The characteristic of this town, the second largest city in the province of Bologna, is in the age of its territory: the Via Emilia preserves a sinuosity that gives the primacy of housing during the pre-Roman era.
After the advent of the Romans, like many Po Valley provinces, its territory suffered various damages from the barbarian invasions, the Marcomanni, the Goths and the Lombards later. Its extension was very limited and even during the Middle Ages it had to contend with the larger towns of Bologna and Faenza, which always claimed its ownership.
A large wave of plague around 1300 hit a third of the population, while it was towards the end of 1700 that part of the territory was occupied by the French revolutionary forces, but with the Restoration it returned under the Papal State. Another noteworthy situation was its participation in the Second World War which caused considerable damage to the city and its citizens. However, it was in the post-war period, around the 1960s, that Imola saw great industrial growth with the construction of new neighborhoods thanks to which it was the protagonist of rapid economic development.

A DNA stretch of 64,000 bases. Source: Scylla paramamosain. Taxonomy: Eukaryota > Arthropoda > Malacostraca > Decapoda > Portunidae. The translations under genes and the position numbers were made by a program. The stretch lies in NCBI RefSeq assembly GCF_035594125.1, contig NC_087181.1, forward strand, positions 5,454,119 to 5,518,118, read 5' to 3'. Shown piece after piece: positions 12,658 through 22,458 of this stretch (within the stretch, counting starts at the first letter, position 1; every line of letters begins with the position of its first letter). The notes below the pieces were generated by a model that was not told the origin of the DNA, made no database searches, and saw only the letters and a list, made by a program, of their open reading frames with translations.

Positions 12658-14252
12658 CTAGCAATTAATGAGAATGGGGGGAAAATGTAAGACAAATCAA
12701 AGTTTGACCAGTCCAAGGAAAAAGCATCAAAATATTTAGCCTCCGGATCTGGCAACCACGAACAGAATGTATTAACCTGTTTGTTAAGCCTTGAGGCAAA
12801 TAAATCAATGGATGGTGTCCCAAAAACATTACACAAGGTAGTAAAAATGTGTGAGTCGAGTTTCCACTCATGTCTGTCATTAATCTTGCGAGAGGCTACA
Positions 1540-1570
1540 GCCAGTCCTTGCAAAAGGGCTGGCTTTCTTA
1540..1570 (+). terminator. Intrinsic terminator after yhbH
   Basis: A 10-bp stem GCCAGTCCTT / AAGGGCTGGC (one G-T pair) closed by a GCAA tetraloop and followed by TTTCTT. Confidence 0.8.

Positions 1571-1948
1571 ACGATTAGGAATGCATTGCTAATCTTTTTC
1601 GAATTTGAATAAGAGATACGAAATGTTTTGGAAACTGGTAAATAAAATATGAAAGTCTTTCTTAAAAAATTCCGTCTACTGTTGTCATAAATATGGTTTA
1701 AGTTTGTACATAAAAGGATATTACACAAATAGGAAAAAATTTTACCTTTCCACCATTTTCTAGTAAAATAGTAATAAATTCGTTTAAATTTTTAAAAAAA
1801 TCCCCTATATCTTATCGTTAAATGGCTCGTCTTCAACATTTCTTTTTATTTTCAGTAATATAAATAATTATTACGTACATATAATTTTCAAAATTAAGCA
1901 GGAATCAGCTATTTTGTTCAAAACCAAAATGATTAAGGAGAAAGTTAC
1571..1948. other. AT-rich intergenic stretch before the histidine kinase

The ancient “Tozzoni houses” were transformed into a palace between 1726 and 1738. The project was probably guided by the Bolognese architect Alfonso Torreggiani and built by the Ticinese Domenico Trifogli. The building shows all the characters of the contemporary Bolognese language: the façade with the imposing door and the spacious hall on the main floor. The decorations are by the Giovan Battista Verda from Ticino, while the statues bear the Flemish signature of Francesco Janssens. During this period the west wing was restructured according to the French taste of the beginning of the eighteenth century, while the restructuring of the east wing breathes a neoclassical style.
Tozzoni Palace: Via Giuseppe Garibaldi, 18 – 40026 Imola (BO)
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